We have studied the role of cell‐matrix interactions and the modulating effect on these of transforming growth factor‐βs (TGF‐βs) in controlling differentiation and proliferation in a series of human colorectal carcinoma cell lines. Two (SW1222 and SW480) out of 7 cell lines specifically bound type‐1 collagen, via integrin‐like (SW1222) and non‐integrin‐like (SW480) collagen receptors. Binding of these receptors may be responsible for regulating the degree of epithelial differentiation of the cells when grown in a 3‐dimensional (3D) collagen gel. We have also shown that TGF‐βs enhance the binding of SW1222 cells to collagen and that this is accompanied by greatly increased crypt‐like glandular differentiation and inhibition of cell proliferation. Inhibition of cell proliferation was only seen when cells were grown in 3D collagen gel and were thus expressing a fully differentiated phenotype. The enhanced collagen binding induced by TGF‐βs was partially inhibited by an Arg‐Gly‐Asp (RGD)‐containing peptide which is a cell recognition signal for collagen binding. This suggests that TGF‐βs mediate their effects on differentiation of SW1222 cells specifically by modulating the expression of the integrin‐like collagen receptor. The other colorectal carcinoma cell lines which lack this integrin‐like receptor either failed to bind collagen or, in the case of SW480 binding, exhibited differentiation and proliferation which were not affected by TGF‐βs. This suggests that cell responsiveness to TGF‐βs may depend, at least in part, upon the cell‐matrix interaction.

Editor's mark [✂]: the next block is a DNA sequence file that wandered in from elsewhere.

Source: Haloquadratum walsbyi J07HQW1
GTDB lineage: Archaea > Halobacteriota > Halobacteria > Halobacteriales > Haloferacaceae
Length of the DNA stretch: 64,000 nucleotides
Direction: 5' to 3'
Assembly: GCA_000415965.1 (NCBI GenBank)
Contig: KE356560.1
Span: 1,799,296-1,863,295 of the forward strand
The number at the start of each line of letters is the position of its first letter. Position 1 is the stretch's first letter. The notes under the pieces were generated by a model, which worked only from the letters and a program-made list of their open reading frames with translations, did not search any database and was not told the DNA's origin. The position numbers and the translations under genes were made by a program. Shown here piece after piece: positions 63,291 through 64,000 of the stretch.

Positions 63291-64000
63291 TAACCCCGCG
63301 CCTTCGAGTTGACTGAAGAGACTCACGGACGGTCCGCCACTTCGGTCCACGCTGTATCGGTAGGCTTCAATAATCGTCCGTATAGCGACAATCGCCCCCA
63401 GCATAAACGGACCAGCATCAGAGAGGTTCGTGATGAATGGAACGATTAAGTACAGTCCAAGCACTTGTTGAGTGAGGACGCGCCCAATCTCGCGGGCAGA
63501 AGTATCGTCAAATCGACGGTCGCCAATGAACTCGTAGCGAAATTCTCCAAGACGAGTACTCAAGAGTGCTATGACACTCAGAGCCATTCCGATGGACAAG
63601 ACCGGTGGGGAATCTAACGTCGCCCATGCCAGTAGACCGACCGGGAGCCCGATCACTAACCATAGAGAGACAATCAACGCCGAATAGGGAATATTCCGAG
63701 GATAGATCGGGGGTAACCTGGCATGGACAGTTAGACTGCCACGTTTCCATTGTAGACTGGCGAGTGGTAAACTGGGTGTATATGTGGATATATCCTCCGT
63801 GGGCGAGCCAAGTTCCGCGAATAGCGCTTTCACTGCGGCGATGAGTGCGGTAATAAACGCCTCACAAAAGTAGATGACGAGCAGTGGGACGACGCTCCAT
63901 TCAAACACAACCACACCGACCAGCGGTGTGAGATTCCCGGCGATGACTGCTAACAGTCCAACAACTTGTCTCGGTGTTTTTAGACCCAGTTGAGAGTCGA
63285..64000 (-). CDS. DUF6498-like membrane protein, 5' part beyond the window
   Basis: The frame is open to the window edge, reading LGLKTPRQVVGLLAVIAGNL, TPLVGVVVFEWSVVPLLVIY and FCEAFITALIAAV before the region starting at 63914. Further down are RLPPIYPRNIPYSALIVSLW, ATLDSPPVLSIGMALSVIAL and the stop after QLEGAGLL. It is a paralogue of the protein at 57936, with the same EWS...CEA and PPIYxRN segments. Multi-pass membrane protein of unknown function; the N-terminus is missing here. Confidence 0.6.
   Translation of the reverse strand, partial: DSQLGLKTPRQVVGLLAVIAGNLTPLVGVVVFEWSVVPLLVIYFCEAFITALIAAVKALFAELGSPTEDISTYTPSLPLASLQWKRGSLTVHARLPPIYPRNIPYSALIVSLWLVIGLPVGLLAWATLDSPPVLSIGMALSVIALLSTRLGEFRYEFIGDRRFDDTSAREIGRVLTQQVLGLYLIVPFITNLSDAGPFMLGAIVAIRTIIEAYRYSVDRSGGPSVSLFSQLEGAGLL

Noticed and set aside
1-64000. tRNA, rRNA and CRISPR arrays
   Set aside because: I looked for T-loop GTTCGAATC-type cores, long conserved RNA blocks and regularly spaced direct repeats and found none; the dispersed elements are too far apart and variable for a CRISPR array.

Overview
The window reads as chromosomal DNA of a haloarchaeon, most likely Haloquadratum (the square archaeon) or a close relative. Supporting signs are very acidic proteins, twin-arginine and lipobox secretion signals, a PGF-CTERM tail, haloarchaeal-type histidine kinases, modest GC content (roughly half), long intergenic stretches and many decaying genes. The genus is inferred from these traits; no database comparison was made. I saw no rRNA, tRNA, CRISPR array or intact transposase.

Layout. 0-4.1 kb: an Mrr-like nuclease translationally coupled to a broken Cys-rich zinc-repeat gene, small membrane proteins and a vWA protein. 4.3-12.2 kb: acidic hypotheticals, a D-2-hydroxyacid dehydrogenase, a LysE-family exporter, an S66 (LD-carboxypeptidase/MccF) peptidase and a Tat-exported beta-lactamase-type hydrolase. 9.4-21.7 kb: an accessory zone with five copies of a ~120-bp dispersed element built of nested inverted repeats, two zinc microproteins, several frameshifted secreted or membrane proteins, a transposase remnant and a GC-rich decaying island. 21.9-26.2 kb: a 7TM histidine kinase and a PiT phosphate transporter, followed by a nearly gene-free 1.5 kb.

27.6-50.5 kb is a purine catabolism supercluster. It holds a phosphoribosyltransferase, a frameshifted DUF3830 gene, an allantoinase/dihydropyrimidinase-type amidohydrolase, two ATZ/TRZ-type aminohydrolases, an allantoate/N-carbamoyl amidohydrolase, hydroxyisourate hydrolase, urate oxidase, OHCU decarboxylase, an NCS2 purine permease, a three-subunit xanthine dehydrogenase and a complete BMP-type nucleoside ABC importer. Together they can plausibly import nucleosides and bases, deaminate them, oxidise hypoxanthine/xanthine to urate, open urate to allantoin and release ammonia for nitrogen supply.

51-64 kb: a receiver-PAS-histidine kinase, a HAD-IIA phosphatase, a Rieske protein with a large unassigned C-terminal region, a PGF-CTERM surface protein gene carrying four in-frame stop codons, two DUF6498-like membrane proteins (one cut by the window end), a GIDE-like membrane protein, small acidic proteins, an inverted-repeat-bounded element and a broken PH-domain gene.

ASJC Scopus subject areas
- Cancer Research